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  • Writer's pictureVaughn Powell

Our Human Nature is Connected | The 1st Issue

Fourteen months ago, if you would have asked whether I could picture myself initiating conversations with strangers or choosing to place myself in social situations, my answer would have been no. I relied heavily on my status as an introvert, and I let those qualities – a fear of last-minute planning, a need for seclusion and endless fatigue – define me.

So what changed? Surely the pandemic would have been a recluse’s utopia. I imagined introverts across the country relishing in the solitude that COVID-19 laid bare. But I could also imagine them hurting. I recall my own hurt in particular. What seemed like endless solitude combined with the fickleness from government organizations led me to worry about if I would ever socialize in the same way again, and with that came an uncertainty about whether I would be able to use any of the energy I collected in solitude.

Perhaps I reached capacity. Maybe that built-up energy caused a social explosion where, all of a sudden, I wanted to reach out to people I hardly knew, stop in the street to chat with strangers or revive relationships that I otherwise could have let coast in limbo. I see truth in that. I also see something deeper.

I see a pain that connected me to those who occupied the same space. Suddenly, we all had a common enemy – a virus that had its way with this country – and although the impact of that virus impacted folks differently, we could all agree that our lives shifted. For the first time in a long time, we could recognize the shared suffering in others.

That unity, however, could not exist without some form of ego trying to tear it apart. The loss of George Floyd, Breonna Taylor and Ahmad Aubrey separated white from black. An election year, Capitol Hill riots and mask mandates separated right from left. We shared a common struggle and yet, we moved farther away from one another through it all.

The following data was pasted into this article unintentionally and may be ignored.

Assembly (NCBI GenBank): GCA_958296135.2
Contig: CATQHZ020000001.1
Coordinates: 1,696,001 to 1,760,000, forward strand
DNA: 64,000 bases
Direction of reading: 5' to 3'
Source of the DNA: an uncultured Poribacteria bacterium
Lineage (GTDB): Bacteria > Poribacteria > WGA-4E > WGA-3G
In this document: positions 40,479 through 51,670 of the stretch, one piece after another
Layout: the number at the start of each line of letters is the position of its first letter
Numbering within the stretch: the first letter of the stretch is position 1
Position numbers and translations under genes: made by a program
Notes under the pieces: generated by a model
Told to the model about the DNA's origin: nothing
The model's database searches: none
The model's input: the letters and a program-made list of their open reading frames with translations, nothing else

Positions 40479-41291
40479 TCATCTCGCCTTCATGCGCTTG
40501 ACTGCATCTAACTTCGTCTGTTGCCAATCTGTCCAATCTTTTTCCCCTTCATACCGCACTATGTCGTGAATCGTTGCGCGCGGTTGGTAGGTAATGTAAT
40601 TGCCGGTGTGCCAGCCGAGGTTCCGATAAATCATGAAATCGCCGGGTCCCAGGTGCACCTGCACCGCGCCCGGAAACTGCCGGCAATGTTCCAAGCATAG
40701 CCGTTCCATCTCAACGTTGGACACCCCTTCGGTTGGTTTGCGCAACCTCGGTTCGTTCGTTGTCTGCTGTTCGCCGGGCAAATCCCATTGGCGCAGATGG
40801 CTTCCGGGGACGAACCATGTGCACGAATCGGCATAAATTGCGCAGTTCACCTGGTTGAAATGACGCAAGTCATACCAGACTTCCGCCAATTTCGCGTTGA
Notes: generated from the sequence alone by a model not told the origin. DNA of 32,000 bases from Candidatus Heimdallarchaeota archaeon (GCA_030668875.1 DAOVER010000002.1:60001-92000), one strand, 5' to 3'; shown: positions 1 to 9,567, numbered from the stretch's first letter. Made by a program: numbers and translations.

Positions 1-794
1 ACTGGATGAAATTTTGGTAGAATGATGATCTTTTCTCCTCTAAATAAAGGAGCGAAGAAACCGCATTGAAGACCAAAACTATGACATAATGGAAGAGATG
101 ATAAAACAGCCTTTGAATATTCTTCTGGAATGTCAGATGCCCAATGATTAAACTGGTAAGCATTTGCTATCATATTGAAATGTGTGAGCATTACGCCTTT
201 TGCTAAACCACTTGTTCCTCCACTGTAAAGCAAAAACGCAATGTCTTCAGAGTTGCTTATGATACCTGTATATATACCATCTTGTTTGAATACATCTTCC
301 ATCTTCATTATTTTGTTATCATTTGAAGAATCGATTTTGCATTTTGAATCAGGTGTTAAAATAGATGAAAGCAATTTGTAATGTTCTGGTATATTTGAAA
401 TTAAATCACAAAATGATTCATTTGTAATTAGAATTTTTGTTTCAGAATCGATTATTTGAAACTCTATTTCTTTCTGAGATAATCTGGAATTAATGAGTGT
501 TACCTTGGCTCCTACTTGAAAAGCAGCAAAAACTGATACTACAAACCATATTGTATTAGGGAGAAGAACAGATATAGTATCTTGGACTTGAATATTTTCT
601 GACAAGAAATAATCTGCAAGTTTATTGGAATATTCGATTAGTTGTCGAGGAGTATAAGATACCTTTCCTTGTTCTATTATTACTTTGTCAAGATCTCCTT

At the risk of sounding conspiratorial, this separation, I believe, is intentional. It is easier for the powers that be to control small groups than it is to rally a mass. A single media outlet funnels information to one group of people while another news channel shapes the narrative for someone else. Right now, we can read, watch, tap and swipe on anything that confirms our belief of what is true. The actual truth is that nothing we internalize through our senses is reality. Without nonattachment, we are only capable of perception and the mental gymnastics employed to create meaning.

To have a human experience is to live uniquely from anyone else. Nothing that I have experienced has occurred in the same way as it has for you, and while that makes us different, ideally it would warrant empathy for another’s path. If I have not lived your exact experience and witnessed the ways in which you have come to be, how could I possibly know whether you are good, bad, right or wrong?

This has been a challenging question for me as I witness injustice in this country. As a black woman, I grieve heavily for the black and brown lives lost. I have also come from a place of extreme anger, where I have called people out, shut people down, cussed, yelled, blocked and exposed folks who did not see things the way that I did – all in the name of social justice. As a result, I buried myself deeper into the narrative of race as a partition - that there is an “us” and a “them.” In the fight for equality, I found division. There was exhaustion, too, from a fight that would likely never be won because separation is what sells.